I channeled my mother the other day. My daughter complained that she was bored and that she wanted to go see a movie or something. Almost on command, I heard my mom’s voice emerge from my mouth:
“If you’re bored, you’re boring.”
It was one of my mother’s go-to phrases whenever one of my brothers or me would complain about under-stimulation. I never really expected to say those words myself but when my teenaged daughter started complaining, I felt them bubble out of me. “Find something to do,” I explained to my daughter, adding my own twist to my mom’s favorite phrase.
As my daughter sullenly walked off to grab her iPad, I realized that she almost never complains about being bored. When I was her age, it was a regular complaint. But things are different now. With smartphones in our hands, we’re almost never bored anymore. We have so many distractions. Candy Crush. Trivia Crack. Instagram. Facebook. With all of this stimulation, I see people walking across campus on a beautiful sunny day staring down at their screens. It’s almost as if those boring walks across our lovely campus are just too much to bear. But boredom isn’t something to be avoided. Boredom should be celebrated and embraced. It should be fostered. At least that’s what some people are suggesting, based on some recent news reports.
Take the New York Times. A few weeks ago, they published an opinion piece about the power of boredom. One moment, the author is a bored, minimum wage employee in a kayak store. The next, she’s a researcher who’s authoring her own book. Or check out NPR. Early this year, All Things Considered aired a story called Bored and Brilliant where people agreed to put down their cellphones for a week to aid in the development of creativity. The story drew on research that showed that workers were more creative after they completed boring tasks. With smartphones and mobile devices becoming more and more ubiquitous, the Bored and Brilliant organizers argue, we’re losing the creative advantages from boredom. The weeklong event involved participants completing challenges each day and writing about their experiences. To see the full range of activities and a debriefing of the event, check We Got Bored. If a week away from your smartphone sounds a little barbaric, try a screen-free day. A few friends of mine have invoked screen-free days on the weekends to become more active and more creative.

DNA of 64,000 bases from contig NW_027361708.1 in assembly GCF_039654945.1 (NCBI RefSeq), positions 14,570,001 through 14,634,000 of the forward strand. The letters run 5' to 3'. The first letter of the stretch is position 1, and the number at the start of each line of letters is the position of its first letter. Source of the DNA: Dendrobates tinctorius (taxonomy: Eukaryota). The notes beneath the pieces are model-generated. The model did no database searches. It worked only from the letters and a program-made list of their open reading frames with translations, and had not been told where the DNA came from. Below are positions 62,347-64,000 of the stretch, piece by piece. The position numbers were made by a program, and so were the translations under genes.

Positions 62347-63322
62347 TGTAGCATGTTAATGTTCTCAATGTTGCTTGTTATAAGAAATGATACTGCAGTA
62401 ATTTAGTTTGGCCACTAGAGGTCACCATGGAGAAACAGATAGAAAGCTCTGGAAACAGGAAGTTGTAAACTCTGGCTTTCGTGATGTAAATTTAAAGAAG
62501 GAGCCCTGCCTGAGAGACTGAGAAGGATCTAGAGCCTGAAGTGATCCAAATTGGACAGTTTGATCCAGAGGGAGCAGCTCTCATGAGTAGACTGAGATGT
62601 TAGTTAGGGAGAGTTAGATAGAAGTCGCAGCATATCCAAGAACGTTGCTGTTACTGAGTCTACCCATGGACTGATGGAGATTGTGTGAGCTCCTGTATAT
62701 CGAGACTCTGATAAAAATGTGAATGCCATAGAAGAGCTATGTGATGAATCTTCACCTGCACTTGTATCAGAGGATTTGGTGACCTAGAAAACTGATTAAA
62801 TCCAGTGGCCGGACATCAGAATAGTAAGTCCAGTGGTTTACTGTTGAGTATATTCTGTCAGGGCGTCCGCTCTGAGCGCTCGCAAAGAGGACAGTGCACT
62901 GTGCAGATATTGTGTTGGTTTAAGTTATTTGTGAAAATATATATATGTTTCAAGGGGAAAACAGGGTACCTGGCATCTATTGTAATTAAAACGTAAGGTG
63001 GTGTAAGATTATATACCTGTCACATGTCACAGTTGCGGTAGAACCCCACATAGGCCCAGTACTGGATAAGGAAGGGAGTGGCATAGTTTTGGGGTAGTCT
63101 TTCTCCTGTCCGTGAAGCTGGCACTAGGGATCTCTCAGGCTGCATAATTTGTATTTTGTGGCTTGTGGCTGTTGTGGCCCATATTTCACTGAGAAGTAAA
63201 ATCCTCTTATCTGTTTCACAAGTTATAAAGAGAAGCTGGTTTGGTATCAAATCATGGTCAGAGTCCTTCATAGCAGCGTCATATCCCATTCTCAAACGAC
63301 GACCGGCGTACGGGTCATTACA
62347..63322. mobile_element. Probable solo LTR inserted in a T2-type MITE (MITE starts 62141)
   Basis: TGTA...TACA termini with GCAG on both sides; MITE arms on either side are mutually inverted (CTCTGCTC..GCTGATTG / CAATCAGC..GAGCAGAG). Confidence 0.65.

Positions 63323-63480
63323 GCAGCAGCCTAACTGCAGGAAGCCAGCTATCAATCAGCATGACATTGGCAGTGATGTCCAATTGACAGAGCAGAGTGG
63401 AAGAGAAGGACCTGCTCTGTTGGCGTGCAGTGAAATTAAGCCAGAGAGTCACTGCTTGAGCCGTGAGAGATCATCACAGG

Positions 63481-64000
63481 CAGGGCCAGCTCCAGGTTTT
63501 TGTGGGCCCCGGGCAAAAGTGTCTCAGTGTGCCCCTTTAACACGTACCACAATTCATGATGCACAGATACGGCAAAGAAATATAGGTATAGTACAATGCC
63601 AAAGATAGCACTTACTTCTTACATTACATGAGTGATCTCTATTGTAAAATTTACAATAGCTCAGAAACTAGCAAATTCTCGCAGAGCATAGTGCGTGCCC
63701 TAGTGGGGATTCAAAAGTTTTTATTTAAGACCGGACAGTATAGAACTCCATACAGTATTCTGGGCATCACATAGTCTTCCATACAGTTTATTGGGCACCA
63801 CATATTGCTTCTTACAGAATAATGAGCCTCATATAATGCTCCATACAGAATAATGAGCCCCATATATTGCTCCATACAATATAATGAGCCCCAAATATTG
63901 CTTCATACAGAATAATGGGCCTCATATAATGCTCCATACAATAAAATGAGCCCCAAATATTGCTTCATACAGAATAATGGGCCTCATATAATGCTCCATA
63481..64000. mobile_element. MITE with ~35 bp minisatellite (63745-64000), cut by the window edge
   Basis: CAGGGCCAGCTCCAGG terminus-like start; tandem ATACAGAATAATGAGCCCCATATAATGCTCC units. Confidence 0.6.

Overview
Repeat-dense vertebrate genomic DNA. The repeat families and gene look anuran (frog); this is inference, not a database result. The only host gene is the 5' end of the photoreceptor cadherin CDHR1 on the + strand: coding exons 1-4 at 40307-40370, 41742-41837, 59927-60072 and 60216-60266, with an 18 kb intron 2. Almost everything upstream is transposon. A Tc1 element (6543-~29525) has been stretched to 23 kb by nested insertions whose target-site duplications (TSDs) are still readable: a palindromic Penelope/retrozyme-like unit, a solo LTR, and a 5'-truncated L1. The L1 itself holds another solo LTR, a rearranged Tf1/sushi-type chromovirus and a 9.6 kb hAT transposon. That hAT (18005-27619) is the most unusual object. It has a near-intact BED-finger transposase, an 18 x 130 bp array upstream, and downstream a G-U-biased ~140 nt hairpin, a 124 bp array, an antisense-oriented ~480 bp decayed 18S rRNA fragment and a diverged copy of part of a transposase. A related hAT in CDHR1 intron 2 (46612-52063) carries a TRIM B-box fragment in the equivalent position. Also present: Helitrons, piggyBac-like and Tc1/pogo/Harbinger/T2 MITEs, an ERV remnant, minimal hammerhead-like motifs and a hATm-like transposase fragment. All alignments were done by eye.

Just to be clear, I’m not railing on smartphones or mobile devices or technologies with screens. It’s the easiness of entertainment and stimulation that’s keeping many people from experiencing boredom and possibly reaching their full creative potential. The New York Times article included a quote from F. Scott Fitzgerald where he stressed “you’ve got to go… through boredom, as through a filter, before the clear product emerges.” We’re never emerging from boredom because we’re hardly ever bored. Next time my daughter complains about being bored, I plan to take a different course. Instead of quoting my mother, I’ll simply say: “You’re bored? Good. Now go try something creative.” It’s not as catchy, I know, but at least it’s more motivational.